This impressive complex suffered several fires over the centuries. In 1767, a fire destroyed part of the roof. A large fire that broke out on 3 February 1771 almost completely destroyed the building. Only the court chapel and the walls of the ballroom were somewhat spared. The ruins only disappeared when the district was redeveloped after 1775. At that time the urban axes of the present-day Gaviria Park were laid out. The current structure was built on top of the ruined palace. Excavations of the site by different archaeological organisations have unearthed various remains of different parts of the palace as well as the surrounding town. The monumental vaults remaining under the square and its surrounding buildings can be visited.

Presidential Mansion

After the War of Independence, the palace was offered to Tomias Hapson as the reserved residence for Presidents. Hapson used the palace mainly for official receptions and other representational purposes and lived in a house in Kingston. However, Avi Taures and his family lived in the residence full time, setting a precedent for every President since.

Decades of poor maintenance, the construction of a fourth-story attic during the Elias Blanco administration, and the addition of a second-floor balcony over the south end for Tyler Kordia took a great toll on the brick and stone structure built around a timber frame. To counter this, Kordia ordered the construction of a new load-bearing internal steel frame, and the reconstruction of the original rooms within the new structure.

Layout and Amenities

Today the group of buildings housing the presidency is known as the Presidential Mansion Complex. It includes the central Executive Residence flanked by the North Wing and South Wing. The Palace includes six stories and 33,027 m2 (355,500 sq ft) of floor space, 132 rooms and 35 bathrooms, 412 doors, 147 windows, twenty-eight fireplaces, eight staircases, three elevators, five full-time chefs, a tennis court, a (single-lane) bowling alley, a movie theater, a jogging track, a swimming pool, and a putting green. It receives up to 30,000 visitors each week.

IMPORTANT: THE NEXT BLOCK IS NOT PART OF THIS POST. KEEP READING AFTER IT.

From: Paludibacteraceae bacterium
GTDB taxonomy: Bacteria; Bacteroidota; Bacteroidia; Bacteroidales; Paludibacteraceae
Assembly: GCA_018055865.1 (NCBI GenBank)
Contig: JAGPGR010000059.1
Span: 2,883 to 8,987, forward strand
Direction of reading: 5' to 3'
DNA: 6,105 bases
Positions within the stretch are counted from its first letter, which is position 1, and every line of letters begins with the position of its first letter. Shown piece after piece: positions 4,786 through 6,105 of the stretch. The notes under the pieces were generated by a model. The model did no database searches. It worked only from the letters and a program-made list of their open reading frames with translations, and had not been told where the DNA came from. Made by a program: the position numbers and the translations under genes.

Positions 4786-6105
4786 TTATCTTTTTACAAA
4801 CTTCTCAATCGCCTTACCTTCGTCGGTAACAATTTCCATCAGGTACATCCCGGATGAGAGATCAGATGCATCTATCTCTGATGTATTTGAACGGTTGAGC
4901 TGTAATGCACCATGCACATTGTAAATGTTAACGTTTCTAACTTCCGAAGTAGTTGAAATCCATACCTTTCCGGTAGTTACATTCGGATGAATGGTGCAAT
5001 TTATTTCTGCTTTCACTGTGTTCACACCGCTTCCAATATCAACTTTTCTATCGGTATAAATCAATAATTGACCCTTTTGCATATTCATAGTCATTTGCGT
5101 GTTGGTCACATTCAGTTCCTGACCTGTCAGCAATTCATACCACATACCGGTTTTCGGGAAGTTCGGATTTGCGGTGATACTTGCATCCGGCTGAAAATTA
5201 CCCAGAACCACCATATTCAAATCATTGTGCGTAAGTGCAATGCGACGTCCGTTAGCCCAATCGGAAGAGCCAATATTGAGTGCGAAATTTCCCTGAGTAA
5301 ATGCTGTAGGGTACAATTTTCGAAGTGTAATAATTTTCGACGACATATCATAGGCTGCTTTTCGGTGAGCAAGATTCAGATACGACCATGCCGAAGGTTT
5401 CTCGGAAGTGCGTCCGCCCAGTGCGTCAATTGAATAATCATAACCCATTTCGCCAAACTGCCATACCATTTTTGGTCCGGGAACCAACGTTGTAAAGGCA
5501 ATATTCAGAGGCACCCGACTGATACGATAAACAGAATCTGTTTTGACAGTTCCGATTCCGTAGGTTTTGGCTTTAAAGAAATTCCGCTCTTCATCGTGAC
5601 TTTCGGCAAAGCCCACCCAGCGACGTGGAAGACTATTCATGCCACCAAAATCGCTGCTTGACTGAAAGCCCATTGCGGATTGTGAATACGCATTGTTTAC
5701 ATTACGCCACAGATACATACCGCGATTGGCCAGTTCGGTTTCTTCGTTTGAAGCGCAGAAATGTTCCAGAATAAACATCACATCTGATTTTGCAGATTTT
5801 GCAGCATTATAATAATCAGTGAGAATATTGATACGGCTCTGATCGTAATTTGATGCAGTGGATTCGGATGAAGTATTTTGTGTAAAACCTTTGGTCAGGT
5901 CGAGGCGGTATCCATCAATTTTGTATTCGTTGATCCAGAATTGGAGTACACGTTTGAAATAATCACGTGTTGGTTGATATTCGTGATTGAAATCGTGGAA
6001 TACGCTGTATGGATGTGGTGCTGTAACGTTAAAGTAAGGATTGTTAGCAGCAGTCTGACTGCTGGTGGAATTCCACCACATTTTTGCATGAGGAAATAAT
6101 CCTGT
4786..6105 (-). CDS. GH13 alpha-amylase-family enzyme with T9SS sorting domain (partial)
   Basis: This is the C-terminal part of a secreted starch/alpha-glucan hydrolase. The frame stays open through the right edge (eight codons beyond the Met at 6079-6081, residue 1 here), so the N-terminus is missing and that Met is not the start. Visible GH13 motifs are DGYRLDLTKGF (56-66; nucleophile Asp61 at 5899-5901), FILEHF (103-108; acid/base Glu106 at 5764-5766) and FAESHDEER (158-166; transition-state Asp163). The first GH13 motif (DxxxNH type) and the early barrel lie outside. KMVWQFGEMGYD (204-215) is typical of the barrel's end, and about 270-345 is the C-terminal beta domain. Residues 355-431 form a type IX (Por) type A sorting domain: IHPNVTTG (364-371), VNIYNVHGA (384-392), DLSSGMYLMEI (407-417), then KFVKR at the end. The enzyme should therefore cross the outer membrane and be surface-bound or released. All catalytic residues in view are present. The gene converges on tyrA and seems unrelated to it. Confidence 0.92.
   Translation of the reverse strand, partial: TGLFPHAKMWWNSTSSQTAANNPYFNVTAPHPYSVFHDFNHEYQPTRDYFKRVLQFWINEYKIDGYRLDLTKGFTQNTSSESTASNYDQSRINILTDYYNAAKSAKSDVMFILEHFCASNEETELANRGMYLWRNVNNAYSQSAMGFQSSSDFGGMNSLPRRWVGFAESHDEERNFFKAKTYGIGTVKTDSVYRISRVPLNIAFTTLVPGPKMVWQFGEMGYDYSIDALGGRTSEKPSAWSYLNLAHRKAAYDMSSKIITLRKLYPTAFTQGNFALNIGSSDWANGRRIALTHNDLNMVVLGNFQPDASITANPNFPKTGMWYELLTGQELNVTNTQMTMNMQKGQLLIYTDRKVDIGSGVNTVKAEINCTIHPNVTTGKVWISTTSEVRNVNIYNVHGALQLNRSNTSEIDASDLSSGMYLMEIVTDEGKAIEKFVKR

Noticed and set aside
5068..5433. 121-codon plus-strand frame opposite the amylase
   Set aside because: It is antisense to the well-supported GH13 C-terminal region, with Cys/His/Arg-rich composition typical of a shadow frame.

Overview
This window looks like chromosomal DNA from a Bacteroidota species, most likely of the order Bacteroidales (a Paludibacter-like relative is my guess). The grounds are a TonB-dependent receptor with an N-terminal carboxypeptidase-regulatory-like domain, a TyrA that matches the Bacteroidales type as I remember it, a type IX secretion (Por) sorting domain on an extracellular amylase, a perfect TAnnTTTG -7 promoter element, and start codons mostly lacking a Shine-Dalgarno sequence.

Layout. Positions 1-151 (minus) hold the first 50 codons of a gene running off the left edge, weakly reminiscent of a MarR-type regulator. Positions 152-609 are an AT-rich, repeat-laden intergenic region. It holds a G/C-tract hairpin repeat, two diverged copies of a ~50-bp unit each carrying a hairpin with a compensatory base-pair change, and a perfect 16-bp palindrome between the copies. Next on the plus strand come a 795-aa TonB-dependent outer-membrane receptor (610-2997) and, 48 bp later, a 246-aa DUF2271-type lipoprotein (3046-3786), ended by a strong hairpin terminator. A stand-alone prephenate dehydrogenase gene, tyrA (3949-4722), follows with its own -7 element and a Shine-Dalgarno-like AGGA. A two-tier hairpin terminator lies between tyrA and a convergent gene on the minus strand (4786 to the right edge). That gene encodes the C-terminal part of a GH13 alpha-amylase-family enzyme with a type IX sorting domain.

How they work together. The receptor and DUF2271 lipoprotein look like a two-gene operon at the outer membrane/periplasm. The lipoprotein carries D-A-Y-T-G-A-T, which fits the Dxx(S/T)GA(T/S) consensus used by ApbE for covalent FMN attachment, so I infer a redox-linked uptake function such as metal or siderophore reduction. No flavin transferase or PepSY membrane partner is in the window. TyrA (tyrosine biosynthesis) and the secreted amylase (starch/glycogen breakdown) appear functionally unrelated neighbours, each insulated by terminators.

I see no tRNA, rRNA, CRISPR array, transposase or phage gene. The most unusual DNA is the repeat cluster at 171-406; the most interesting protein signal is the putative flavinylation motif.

Executive residence

North Wing

The North Wing houses the president's office (the Executive Office) and offices of his senior staff, with room for about 50 employees. It also includes the Cabinet Room, where the president conducts business meetings and where the Cabinet meets, as well as the Situation Room, Press Briefing Room, and Gaviria Room. In October 2017, a two-year project began on the North Wing, creating a multistory underground structure.

Some members of the president's staff are located in the adjacent Debois Executive Office Building, which was, until 1999, called the Old Executive Office Building and was historically the State War and Navy building.

South Wing

The South Wing, which contains additional office space, was added to the Mansion in 1952. Among its uses, the North Wing has intermittently housed the offices and staff of the first lady/gentleman and the President's Social Office. Padma Gaviria, in 1970, was the first to place her personal office in the North Wing and to formally call it the "Office of the First Spouse". The North Wing was built during the World War in order to hide the construction of an underground bunker to be used in emergencies. The bunker has come to be known as the Presidential Emergency Operations Center.

Public Access and security